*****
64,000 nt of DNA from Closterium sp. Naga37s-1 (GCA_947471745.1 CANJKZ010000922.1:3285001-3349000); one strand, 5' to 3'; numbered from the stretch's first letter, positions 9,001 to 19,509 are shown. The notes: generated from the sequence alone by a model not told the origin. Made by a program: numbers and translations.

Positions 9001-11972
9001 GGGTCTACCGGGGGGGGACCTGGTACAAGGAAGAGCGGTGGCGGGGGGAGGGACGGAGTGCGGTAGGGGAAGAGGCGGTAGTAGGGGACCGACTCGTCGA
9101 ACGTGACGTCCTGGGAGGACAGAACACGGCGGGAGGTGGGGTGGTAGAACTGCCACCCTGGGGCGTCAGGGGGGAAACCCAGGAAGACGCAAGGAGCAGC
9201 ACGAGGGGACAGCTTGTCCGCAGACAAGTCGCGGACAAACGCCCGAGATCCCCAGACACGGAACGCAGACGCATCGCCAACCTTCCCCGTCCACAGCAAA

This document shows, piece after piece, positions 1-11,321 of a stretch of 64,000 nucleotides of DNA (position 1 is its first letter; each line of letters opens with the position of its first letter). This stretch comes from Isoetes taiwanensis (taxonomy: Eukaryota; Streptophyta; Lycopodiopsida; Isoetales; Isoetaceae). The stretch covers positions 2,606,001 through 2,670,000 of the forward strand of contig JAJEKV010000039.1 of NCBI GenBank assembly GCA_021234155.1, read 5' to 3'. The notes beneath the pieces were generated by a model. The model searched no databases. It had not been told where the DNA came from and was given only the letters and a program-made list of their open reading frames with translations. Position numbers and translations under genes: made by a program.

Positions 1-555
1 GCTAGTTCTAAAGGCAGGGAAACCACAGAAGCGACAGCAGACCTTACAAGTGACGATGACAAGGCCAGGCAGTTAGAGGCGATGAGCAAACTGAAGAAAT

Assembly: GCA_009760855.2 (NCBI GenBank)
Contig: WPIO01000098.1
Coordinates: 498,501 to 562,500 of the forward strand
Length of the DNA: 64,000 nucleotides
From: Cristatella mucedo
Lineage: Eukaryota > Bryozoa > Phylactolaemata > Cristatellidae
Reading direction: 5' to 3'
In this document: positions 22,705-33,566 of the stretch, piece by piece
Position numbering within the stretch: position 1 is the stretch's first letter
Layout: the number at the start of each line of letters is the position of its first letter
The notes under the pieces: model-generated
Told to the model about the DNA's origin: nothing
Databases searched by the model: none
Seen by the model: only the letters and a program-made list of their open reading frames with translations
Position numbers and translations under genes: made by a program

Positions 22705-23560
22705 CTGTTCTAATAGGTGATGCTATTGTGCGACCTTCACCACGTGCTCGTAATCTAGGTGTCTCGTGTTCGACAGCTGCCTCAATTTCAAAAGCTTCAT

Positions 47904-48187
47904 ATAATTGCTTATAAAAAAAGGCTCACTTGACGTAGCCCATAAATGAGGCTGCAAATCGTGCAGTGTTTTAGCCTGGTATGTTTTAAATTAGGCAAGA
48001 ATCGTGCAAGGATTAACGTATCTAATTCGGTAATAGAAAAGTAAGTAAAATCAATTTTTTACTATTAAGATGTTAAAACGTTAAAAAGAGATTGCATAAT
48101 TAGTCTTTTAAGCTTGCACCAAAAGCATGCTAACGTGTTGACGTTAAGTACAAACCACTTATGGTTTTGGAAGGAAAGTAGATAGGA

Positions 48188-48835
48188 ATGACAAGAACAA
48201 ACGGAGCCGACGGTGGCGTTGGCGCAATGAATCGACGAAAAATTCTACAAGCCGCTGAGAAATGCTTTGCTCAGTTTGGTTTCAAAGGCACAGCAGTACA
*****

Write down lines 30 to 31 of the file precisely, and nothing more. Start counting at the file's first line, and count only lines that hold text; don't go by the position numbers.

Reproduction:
Positions 48188-48835
48188 ATGACAAGAACAA